One of our basic needs as human beings which is vital to boost our immune system, prevent weight gain, strengthen our heart, and improve productivity, yet many people still don’t allow enough time for it… that’s right, I’m talking about sleep!
I’ve recently read the book ‘Why we sleep’ by Matthew Walker, which highlights the many advantages that sleep has on our brain. In particular, sleep is vital for memory and has proved itself time and time again as a memory aid. Both before learning, to prepare your brain for initially making new memories, and after learning, to cement those memories and prevent forgetting. Walker also declares “the decimation of sleep throughout industrialised nations is having a catastrophic effect on our health, our life expectancy, our safety, our productivity and the education of our children.”
Not having enough sleep can have a direct and hugely detrimental effect on productivity and performance. In 2016 the multimillion-dollar National Basketball Association found that when a player had more than 8 hours of sleep there was a 29% increase in points per minute and a 12% increase in minutes played. Whilst less than 8 hours of sleep resulted in a 37% increase in turnovers and a 45% increase in fouls committed.
How much sleep do you get each night? Do you fall into the trap of working late or watching TV longer than you should?
Not getting enough sleep can actually be dangerous. The Foundation for Traffic Safety has conducted lots of research into sleep and found that when a person sleeps for just 4-5 hours a night they are 4.3 times more likely to have a car accident the following day. If this sleep is then increased to just 5-6 hours a night this likelihood reduces to 1.9 times.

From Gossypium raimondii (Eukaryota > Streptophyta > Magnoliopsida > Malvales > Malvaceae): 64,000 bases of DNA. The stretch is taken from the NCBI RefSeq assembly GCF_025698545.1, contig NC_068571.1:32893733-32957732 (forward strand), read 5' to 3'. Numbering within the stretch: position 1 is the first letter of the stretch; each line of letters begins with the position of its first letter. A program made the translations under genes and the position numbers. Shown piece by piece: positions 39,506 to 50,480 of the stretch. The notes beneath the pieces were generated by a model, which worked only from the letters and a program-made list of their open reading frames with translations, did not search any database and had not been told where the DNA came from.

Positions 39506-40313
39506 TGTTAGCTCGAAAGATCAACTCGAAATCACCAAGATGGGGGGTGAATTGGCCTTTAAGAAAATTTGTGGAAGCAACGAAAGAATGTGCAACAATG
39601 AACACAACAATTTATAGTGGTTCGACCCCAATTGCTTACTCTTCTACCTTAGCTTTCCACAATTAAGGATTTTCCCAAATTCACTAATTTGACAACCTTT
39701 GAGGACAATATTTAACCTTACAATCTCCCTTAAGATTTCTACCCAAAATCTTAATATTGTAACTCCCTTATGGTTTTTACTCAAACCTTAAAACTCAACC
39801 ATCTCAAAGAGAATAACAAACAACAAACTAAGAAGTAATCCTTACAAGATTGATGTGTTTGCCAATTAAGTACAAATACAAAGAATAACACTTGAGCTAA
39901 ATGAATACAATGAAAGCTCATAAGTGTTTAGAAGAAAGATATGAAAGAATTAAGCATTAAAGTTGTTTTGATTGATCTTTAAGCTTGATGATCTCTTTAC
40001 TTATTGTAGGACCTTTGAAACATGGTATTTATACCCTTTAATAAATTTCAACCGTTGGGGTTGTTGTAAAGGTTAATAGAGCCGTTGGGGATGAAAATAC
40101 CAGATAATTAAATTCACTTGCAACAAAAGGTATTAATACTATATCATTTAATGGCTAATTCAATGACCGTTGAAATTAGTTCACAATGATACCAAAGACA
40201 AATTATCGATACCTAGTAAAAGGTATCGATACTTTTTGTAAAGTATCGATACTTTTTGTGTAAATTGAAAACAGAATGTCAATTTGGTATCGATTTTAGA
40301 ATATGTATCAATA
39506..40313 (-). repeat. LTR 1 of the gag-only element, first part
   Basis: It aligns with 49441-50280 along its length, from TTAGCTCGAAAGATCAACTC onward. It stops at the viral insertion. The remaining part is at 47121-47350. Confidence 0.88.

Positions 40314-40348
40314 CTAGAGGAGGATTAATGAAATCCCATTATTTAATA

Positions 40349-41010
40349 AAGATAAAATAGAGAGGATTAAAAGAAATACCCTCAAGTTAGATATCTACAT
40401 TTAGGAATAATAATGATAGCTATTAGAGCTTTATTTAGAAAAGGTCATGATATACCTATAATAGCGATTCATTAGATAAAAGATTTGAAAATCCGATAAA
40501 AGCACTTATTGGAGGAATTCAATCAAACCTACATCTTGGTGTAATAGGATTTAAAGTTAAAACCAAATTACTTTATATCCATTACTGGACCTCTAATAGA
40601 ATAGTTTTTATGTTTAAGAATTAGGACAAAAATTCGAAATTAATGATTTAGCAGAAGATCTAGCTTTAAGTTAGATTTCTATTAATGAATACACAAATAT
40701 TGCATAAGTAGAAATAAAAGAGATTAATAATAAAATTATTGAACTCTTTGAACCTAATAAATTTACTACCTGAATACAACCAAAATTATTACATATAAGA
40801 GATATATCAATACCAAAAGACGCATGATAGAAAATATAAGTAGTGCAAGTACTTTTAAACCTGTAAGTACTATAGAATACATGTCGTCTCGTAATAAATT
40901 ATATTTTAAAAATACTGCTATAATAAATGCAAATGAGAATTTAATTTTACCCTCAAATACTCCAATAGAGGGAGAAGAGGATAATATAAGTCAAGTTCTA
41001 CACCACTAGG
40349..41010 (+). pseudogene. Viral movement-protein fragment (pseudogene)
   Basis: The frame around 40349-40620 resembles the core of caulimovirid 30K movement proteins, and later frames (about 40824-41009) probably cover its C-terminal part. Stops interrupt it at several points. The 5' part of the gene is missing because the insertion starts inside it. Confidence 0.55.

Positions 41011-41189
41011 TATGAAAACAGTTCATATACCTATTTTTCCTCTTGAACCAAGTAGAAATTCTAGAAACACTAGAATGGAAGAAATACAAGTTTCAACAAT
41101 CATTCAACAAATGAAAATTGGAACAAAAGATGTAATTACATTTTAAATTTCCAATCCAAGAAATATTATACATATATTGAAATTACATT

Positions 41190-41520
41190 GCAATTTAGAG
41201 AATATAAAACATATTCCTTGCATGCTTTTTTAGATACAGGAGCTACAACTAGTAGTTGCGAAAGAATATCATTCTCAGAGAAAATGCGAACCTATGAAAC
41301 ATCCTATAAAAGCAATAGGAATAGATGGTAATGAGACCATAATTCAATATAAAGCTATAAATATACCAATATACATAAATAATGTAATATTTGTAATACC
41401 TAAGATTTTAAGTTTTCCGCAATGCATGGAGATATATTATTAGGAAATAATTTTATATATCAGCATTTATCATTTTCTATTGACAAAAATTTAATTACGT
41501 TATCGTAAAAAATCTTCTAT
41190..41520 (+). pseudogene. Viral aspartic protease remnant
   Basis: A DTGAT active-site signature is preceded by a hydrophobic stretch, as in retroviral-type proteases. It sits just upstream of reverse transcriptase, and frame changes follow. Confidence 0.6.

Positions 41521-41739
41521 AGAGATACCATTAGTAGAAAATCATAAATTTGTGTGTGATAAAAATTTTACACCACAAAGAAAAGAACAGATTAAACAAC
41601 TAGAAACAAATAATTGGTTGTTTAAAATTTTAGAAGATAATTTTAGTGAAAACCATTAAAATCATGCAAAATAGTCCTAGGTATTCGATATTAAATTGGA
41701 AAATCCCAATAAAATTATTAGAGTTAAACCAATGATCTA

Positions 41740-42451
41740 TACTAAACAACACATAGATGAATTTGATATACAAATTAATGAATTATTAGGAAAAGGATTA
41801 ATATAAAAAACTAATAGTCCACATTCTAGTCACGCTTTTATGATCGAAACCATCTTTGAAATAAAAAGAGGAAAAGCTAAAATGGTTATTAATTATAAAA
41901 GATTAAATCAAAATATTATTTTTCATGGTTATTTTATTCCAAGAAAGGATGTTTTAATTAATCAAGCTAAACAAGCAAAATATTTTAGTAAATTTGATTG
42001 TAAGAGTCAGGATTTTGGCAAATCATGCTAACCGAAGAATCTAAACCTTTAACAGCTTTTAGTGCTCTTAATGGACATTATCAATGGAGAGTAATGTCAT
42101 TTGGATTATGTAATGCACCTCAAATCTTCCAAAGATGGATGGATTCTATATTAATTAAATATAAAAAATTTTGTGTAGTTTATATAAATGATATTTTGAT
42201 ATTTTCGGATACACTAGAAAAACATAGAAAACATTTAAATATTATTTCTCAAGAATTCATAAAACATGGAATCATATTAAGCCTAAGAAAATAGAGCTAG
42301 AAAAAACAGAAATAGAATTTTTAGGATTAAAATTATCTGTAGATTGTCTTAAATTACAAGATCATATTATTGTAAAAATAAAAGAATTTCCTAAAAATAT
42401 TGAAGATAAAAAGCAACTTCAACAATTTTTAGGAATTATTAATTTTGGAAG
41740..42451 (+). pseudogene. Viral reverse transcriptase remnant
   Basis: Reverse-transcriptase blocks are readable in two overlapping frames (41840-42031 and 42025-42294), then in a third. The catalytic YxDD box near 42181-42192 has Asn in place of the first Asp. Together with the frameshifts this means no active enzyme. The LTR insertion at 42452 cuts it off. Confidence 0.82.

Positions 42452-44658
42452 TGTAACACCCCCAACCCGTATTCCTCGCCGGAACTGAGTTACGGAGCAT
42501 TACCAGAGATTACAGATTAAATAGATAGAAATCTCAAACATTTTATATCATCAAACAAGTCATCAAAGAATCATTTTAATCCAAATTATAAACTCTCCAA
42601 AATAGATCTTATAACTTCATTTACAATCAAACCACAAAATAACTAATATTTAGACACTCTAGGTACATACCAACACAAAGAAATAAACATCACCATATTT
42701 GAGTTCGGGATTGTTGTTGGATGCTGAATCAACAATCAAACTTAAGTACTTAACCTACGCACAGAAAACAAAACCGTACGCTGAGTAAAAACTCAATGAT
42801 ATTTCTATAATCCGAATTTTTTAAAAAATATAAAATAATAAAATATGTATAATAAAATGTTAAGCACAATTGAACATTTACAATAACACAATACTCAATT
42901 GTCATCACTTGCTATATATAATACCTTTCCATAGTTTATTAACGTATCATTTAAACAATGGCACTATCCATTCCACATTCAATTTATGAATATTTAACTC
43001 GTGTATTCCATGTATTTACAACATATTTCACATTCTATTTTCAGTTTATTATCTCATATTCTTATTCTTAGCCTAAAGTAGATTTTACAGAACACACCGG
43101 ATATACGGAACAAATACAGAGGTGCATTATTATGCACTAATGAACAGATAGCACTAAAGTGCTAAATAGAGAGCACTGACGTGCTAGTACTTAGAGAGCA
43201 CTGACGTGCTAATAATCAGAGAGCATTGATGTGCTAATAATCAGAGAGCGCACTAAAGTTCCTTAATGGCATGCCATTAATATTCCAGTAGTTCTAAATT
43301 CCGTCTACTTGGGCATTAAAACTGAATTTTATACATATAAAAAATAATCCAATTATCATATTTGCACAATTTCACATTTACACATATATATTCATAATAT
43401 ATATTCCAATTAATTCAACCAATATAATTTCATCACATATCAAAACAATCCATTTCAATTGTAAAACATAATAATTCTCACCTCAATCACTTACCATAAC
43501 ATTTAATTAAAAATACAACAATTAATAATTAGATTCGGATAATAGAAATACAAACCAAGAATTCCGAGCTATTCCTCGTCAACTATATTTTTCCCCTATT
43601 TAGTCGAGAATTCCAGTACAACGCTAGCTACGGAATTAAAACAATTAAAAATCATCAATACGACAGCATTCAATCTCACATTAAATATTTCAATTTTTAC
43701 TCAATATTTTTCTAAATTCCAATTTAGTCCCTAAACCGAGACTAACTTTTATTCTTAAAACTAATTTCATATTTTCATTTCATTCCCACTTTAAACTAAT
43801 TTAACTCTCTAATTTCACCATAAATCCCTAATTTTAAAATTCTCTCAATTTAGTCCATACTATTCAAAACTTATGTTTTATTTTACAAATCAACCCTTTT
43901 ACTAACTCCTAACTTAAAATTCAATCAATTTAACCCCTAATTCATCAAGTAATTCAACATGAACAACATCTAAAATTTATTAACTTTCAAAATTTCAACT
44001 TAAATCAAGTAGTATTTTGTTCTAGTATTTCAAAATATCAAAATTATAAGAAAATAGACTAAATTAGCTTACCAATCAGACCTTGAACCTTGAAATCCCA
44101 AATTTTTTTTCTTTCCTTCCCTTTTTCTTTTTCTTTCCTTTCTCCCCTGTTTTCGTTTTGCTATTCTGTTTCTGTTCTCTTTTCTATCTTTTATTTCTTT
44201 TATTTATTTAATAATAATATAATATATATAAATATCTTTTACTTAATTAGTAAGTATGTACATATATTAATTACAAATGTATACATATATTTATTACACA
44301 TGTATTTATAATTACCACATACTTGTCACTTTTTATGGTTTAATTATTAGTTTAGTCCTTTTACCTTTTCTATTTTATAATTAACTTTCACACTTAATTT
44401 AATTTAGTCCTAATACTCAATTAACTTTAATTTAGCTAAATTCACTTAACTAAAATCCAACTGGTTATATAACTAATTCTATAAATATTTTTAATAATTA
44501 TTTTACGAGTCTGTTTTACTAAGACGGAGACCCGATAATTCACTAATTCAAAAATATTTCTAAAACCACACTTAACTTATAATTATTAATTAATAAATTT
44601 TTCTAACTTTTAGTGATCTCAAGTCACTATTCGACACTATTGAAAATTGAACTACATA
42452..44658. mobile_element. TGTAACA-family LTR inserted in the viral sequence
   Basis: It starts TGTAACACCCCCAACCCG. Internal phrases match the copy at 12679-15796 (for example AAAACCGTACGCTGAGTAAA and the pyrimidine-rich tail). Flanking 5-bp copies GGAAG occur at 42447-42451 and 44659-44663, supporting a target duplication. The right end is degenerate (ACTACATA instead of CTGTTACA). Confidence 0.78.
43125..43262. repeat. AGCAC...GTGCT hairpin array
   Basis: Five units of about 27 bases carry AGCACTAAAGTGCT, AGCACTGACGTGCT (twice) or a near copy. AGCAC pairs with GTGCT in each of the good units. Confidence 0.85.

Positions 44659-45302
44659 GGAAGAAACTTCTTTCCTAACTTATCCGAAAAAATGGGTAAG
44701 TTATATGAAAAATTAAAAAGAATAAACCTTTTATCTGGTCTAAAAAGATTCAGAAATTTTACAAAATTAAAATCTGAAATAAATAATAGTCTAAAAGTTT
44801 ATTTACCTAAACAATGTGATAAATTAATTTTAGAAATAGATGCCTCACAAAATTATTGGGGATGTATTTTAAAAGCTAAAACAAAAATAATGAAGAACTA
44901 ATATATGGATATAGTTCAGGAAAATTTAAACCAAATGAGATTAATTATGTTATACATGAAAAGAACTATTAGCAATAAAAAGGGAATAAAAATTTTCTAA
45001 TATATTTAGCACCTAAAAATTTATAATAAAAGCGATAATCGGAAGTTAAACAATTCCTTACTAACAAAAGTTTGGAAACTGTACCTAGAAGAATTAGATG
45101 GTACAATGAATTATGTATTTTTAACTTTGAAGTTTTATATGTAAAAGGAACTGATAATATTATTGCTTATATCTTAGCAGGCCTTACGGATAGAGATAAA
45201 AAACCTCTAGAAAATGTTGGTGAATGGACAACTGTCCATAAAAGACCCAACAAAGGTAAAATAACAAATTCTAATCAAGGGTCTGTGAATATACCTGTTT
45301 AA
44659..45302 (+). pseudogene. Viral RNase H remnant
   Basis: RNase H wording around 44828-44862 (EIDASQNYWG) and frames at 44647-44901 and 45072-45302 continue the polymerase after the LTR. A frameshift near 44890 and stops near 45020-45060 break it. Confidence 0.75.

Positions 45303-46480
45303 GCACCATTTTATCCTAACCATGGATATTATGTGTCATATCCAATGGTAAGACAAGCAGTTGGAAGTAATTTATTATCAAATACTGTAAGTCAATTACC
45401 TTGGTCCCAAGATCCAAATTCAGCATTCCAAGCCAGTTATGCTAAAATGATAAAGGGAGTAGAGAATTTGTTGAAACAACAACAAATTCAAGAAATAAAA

The World Health Organisation has now declared a ‘sleep loss epidemic’ throughout industrialised nations and in 2015 National Geographic announced in the ‘Sleepless in America’ documentary that “40% of American adults are sleep deprived.” Furthermore, this documentary directly points out that ‘when sleep gets shorter than 7 hours per night there is an increase in obesity, diabetes, cardiovascular disease…’ as well as mental health problems.
We know the risks and yet we drastically underestimate the power of sleep and our fundamental need for sleep in order to function and perform in all areas of our lives.
Here are 12 tips on how you can improve your sleep in order to become 30% more productive, so go on, give it a go for a month and see what happens!
To sum up, think twice about watching that extra episode on Netflix or working that extra hour in the evening as it will then become more difficult for you to get enough good, quality sleep that night. Prioritise the importance of sleep and of getting at least 7 hours a night consistently, which most likely means dedicating 8 hours to bedtime if you include relaxing down into sleep and waking up gradually.
Out of all the productivity hacks I’ve seen in my time (and there are lots!) absolutely none are as effective as getting enough sleep to really optimise brainpower, productivity and performance!